Let the Minimum Be the Maximum

I have a bad fitness habit. I will get into working out, go hammer and tongs at it, pushing to improve performance till I get tired of it or obsessed with something else (knitting cables, learning to do a French manicure, learning Klingon – it really varies) and quit with working out as my main obsession.

If I were training for a specific event or competition, this pattern would make sense.

That’s not what I’m doing, or what I need to do. What I need to do is just to have a habit of working out on weekdays. That’s pretty simple, isn’t it?

I choose swimming as my activity for several reasons. It’s easy on painful joints, it really is good cardio, and it does provide for a full-body workout in terms of muscle use. ‘Course the major advantage of swimming is the simplest. I’ll do it. There’s a great deal to be said for the exercise that you’ll do for all the cheesy adverts about Ultimate Workout Secrets that Top Athletes Don’t Want You to Know. The real secret is simple.

Do you do it?

Reinhard Engels of Everyday Systems fame has an interesting point of view about habit and self-discipline. Paraphrased, it’s that when you want to develop a long term habit, don’t clutter habit and progress. Track number of days you exercised v. how well you did during the exercises. Days on habit are ultimately more powerful, and oddly enough generate more long term progress, than the training mentality.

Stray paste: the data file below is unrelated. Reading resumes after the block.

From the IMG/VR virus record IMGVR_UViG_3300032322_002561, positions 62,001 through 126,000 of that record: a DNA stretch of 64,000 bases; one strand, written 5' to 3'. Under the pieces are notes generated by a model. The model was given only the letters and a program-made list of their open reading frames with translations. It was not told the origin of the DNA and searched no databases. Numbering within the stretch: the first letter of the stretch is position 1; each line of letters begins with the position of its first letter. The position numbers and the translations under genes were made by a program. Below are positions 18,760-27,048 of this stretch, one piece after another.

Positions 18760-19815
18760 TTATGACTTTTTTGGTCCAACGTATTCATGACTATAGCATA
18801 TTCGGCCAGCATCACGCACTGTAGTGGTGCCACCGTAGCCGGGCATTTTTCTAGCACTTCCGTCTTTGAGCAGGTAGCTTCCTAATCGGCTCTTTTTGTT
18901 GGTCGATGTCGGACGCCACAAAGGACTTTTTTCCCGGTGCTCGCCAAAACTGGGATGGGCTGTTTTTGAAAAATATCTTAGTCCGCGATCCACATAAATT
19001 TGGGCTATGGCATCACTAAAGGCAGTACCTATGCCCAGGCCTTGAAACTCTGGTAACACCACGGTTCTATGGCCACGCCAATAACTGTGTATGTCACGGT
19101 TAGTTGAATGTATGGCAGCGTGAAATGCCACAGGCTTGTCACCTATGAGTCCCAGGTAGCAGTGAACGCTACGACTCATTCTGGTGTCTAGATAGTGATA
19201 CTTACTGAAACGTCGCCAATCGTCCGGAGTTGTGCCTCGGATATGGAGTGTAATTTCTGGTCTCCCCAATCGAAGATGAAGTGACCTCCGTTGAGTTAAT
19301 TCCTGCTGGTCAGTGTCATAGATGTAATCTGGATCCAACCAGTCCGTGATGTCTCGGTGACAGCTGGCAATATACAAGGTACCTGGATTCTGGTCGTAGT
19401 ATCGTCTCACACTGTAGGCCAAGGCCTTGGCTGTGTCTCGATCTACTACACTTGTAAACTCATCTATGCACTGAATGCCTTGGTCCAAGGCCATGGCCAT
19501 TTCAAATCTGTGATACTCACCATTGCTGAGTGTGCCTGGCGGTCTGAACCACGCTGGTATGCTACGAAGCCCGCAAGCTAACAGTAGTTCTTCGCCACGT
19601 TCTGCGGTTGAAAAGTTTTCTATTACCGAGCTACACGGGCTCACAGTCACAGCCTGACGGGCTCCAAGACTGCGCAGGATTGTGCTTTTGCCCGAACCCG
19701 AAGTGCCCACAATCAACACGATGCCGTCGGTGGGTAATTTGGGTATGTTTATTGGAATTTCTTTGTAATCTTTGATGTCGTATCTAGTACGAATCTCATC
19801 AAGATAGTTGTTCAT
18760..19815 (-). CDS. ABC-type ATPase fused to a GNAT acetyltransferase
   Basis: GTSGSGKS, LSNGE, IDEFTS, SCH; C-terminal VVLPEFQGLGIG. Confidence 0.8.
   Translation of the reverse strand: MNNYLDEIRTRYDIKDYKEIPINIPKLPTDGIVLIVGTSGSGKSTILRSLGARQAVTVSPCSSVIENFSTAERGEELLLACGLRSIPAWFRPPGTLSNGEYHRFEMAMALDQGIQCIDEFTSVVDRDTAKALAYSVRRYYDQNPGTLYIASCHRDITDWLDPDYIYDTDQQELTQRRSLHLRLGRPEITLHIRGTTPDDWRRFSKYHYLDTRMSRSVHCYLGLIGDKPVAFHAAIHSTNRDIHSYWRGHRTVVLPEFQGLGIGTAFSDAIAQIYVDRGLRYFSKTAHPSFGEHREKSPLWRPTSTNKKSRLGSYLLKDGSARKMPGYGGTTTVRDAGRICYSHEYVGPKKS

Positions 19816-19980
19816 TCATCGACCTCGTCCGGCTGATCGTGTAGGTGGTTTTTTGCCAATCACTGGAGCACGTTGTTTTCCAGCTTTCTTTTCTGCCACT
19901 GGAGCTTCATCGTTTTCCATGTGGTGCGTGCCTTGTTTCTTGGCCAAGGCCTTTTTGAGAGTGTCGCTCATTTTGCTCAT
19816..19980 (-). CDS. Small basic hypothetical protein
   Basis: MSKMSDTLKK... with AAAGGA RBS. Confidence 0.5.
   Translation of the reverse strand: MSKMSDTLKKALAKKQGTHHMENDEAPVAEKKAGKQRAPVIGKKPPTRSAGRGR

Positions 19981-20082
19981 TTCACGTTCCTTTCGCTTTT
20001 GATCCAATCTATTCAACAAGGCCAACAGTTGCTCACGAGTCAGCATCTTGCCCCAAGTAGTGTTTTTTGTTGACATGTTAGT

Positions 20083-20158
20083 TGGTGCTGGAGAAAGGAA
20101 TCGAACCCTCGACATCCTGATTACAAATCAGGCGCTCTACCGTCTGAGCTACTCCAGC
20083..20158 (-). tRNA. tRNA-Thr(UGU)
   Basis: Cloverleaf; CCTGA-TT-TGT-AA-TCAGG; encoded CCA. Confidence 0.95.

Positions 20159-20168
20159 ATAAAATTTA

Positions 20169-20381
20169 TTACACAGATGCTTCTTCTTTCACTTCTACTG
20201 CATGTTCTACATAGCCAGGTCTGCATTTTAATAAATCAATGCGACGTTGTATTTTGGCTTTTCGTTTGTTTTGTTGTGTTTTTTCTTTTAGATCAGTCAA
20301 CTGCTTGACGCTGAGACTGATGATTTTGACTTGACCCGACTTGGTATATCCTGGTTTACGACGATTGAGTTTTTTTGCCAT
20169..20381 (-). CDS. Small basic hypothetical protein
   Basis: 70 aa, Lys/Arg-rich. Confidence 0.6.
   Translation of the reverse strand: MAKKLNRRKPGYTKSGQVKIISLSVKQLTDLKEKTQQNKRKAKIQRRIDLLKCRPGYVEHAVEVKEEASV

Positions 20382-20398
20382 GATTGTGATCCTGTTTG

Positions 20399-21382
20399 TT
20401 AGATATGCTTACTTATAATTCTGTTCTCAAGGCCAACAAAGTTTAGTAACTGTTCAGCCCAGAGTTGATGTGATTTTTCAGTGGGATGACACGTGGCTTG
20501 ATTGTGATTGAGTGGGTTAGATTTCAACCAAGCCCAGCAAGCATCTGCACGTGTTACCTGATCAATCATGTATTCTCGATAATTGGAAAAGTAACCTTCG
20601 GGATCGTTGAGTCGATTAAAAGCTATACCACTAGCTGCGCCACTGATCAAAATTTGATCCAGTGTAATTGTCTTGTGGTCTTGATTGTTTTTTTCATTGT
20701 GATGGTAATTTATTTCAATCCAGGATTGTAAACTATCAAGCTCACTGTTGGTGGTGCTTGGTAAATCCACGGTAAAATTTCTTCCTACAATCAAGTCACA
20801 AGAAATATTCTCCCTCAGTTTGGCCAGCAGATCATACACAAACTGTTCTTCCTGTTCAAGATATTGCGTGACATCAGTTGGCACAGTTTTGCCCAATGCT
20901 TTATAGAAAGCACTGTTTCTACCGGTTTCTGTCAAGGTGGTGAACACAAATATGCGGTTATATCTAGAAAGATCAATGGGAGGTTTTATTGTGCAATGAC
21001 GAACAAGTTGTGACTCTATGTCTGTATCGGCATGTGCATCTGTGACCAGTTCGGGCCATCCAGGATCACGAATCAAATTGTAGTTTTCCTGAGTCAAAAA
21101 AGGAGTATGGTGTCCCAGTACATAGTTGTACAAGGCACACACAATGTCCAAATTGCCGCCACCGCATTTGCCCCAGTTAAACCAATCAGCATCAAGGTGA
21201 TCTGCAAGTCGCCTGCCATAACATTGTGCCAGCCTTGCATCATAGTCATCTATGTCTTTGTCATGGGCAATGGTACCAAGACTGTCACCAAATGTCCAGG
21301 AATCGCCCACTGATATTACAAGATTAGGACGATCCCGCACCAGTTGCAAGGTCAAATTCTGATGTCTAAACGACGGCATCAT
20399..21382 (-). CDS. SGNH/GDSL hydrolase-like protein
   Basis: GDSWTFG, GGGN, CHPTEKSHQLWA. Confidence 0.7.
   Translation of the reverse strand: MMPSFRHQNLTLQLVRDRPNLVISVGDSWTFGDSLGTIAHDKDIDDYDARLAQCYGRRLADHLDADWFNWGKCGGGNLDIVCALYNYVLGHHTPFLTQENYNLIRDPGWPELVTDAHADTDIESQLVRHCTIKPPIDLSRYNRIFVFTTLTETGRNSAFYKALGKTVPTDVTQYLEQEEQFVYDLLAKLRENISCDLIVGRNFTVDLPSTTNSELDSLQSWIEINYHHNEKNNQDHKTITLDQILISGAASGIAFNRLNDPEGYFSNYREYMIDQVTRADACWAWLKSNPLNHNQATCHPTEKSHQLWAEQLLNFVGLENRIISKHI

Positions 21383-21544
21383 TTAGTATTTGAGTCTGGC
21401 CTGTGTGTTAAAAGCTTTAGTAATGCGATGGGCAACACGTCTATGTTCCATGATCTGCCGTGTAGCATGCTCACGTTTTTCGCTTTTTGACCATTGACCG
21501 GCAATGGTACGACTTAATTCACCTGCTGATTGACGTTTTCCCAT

It’s not that there’s anything wrong with training for a sports event. But if you’re not thinking of yourself in terms of being an athlete, and just want to work out for good body maintenance, being able to be faster and stronger in intervals of less than a year aren’t even all that useful. When you’re going for that life-long habit, high-velocity momentum just isn’t where it’s at.

Engels has a phrase for this. “Let the minimum be the maximum.” Choose a specific amount of time you want to work out. Work out that much1. Don’t do more when you’re feeling macho and don’t do less when you’re feeling like a slacker. Go for consistency. Think in terms of years. What can you put up with for ten years?

For me, the idea of swimming half an hour a day for ten years doesn’t make me freak out. It even seems a little small. But in ten years’ time, I’ll be in considerably better shape than if I did the stop and go thing of pushing myself to increase my pace, then losing the obsession, rather than just accepting that this isn’t worthy of obsession, but is just something I need to do without throwing in a lot of emotion or intensity.


1He choose 14 minutes a day for intense work, and then does his best to walk everywhere he can otherwise. His pictures over the long term support his theory that this works.

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